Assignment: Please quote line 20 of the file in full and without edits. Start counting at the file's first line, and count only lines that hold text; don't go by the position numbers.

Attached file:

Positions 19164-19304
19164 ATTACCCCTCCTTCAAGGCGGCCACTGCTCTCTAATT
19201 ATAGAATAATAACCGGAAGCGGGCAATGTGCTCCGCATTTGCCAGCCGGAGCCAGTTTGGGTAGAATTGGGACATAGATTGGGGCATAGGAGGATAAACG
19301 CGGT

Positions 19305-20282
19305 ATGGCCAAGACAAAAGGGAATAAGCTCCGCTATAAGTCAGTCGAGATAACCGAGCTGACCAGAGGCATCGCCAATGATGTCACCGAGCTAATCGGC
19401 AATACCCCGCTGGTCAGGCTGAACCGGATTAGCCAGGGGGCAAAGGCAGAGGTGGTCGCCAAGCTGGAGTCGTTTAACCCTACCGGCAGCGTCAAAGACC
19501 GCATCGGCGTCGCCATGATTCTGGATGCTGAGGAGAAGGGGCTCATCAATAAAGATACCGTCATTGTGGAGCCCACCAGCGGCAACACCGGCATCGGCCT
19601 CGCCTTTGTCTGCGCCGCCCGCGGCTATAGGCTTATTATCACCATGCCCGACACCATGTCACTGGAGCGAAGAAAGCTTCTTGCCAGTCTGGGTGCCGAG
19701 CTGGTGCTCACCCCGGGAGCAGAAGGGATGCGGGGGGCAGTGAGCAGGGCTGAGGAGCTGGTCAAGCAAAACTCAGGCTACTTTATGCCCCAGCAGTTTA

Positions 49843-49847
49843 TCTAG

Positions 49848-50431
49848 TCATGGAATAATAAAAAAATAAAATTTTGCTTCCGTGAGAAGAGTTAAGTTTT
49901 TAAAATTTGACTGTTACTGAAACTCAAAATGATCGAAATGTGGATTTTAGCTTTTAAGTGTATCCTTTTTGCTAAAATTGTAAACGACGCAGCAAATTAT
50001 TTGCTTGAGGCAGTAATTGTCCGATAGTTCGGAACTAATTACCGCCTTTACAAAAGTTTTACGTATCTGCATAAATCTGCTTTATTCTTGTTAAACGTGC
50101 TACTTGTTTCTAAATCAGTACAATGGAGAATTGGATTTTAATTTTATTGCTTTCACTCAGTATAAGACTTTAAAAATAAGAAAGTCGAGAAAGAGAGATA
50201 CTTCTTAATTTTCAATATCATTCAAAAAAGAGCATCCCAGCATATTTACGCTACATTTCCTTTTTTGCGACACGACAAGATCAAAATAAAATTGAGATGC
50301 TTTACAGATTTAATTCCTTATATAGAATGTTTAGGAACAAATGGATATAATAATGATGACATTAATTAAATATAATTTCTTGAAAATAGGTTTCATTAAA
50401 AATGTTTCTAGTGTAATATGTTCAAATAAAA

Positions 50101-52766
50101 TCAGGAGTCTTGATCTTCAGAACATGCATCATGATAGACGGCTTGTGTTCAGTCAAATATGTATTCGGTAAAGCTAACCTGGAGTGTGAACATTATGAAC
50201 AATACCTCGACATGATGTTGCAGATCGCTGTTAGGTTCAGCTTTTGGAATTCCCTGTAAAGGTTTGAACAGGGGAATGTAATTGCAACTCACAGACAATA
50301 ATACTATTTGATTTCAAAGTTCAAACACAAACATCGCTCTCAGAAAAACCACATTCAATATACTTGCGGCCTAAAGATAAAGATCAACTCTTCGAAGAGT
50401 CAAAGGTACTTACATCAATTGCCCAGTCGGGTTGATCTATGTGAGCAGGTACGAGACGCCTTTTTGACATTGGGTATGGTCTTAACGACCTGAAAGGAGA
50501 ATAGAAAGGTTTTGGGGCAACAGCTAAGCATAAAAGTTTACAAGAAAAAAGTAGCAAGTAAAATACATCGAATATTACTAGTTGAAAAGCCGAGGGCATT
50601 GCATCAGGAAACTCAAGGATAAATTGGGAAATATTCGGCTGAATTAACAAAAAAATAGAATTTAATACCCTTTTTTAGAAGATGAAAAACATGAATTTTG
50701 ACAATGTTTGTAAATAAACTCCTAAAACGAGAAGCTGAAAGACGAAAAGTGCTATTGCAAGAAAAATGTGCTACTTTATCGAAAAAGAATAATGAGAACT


50401 AATGTTTCTAGTGTAATATGTTCAAATAAAA